Tuesday, December 15, 2009

Adapting Annualized Volatility to Other Time Frames

In Calculating Centered and Non-centered Historical Volatility I attempted to walk through the steps and calculations necessary for determining of historical volatility (HV) using an Excel spreadsheet.

The second to last step in the calculation (before translating the final number into a percentage) is to annualize the standard deviation by multiplying it by the square root of the number of days in a year. In the example I chose, I used 252 trading days, reasoning that there are 365 days per year, 104 weekend days and approximately 9 holidays. One could also argue that while the markets are not open on weekends and holidays, there is market-moving news that makes the jump from Friday to Monday generally more volatility than a typical overnight period. By that line of reasoning, it could be appropriate to use 365 calendar days in the calculation. I am not aware of any options traders that use the square root of 365 in their calculations instead of 252, but note that such an approach would yield a historical volatility number about 20.4% higher (e.g., 18.81 instead of the 15.63 I arrived at in the example in Calculating Centered and Non-centered Historical Volatility.)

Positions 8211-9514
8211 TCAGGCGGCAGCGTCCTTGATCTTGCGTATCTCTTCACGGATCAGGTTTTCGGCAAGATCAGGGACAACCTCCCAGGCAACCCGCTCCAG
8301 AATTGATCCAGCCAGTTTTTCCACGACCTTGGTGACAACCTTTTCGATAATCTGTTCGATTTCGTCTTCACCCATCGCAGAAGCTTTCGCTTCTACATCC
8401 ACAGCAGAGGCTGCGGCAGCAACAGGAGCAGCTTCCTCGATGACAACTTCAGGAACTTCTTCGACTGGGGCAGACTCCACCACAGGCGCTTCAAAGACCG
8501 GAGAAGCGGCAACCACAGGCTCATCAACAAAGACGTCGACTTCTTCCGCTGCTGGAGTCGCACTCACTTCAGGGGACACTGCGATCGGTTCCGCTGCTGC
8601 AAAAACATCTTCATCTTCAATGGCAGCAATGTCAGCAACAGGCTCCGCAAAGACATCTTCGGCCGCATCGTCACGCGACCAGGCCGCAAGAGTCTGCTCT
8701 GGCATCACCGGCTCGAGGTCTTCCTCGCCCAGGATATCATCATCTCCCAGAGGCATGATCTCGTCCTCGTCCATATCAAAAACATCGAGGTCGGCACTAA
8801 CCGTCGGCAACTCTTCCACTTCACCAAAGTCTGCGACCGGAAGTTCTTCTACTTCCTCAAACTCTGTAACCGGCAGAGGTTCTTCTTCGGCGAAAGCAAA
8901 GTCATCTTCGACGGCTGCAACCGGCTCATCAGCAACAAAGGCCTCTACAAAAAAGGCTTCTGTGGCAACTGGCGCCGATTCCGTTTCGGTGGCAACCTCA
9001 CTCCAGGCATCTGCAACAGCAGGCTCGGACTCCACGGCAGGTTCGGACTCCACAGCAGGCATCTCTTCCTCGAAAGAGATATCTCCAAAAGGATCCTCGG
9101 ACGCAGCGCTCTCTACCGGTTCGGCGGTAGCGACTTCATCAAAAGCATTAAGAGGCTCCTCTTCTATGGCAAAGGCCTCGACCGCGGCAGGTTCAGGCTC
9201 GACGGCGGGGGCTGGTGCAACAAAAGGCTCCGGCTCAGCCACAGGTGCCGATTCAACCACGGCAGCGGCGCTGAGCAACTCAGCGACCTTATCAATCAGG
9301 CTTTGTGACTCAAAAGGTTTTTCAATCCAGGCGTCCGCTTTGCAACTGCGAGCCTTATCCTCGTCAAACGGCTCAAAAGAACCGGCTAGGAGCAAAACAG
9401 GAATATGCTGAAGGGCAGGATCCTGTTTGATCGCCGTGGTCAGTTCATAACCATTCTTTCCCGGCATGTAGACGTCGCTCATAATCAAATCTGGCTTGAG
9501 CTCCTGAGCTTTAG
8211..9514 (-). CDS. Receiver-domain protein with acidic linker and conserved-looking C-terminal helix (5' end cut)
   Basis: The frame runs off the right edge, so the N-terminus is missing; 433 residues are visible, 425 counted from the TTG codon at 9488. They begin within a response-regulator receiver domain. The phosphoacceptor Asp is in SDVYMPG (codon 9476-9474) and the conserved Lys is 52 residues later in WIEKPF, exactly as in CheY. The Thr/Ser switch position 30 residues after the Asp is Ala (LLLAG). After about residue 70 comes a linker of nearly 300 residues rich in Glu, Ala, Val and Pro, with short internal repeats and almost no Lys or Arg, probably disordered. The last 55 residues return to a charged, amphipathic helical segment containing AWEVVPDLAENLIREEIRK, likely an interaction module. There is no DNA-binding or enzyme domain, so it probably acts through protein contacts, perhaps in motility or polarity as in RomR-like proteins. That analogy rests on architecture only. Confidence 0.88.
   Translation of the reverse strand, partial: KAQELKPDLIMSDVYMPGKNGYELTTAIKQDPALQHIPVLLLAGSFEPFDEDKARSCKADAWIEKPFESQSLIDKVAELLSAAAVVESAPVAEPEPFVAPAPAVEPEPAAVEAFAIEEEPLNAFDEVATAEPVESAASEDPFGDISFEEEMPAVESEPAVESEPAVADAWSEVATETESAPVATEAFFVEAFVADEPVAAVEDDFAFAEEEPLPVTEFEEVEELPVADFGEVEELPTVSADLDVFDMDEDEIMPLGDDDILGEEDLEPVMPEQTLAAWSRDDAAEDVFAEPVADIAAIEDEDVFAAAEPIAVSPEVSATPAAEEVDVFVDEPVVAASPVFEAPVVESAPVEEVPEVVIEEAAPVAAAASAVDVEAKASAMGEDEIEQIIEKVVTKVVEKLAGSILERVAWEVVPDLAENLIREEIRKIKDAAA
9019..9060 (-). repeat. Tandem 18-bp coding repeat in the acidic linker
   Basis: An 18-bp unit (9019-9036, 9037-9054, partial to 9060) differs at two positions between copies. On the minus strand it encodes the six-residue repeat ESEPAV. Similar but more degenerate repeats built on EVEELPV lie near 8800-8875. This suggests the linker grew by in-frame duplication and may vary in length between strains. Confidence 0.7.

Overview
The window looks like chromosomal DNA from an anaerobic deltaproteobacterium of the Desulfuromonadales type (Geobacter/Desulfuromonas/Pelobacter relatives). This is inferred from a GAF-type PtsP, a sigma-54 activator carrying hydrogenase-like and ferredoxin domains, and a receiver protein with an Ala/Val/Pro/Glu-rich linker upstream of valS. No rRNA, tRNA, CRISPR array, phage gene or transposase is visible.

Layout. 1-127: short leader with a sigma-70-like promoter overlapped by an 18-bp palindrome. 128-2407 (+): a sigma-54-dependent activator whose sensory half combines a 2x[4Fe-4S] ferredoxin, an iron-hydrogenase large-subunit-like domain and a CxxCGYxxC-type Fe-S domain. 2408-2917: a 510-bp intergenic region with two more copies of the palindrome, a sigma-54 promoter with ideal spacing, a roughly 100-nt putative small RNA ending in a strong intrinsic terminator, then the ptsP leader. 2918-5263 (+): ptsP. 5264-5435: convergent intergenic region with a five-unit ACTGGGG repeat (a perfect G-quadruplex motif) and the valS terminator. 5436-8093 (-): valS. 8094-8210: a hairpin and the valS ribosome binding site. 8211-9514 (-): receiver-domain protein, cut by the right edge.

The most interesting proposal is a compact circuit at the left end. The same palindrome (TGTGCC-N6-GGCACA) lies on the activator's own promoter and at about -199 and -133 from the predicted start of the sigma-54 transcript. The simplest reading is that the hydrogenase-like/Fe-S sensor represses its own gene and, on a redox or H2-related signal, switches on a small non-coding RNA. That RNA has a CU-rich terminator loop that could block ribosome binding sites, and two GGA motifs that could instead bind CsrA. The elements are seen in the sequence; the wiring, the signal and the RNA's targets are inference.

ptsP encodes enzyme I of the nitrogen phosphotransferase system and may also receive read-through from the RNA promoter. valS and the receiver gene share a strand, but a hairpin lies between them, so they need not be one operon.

Most floor traders simplified the volatility calculation process by assuming 256 trading days in a year. With the square root of 256 an even 16, this greatly simplified the calculations that were done in one’s head.

Not everyone is interested in annualized volatility data. Traders who have options expiring in a week are more interested in determining historical volatility in weekly terms. In order to calculate weekly volatility instead of annualized volatility, simply substitute the square root of 52.14 (the number of weeks in a year) for the square root of 252. The multiplier to determine weekly volatility thus becomes 7.22. Using the example referenced above, the 15.63 per cent annualized volatility translates into 7.11 per cent weekly volatility. A similar approach could be used to calculate historical volatility over other periods, such as a month or perhaps even two years.

Sometimes called statistical volatility or realized volatility, the 15.63 historical volatility means that looking backward, approximately 68% of the time (one standard deviation), the underlying (S&P 500 index) moved 15.63% or less on an annualized basis. Similarly, given the same data set, approximately 68% of the time the underlying moved 7.11% or less on a weekly basis.

Before I wrap up the current discussion of historical volatility, I will use the next two or three posts to talk about how investors might want to use historical volatility data.

For more on historical volatility, readers are encouraged to check out:

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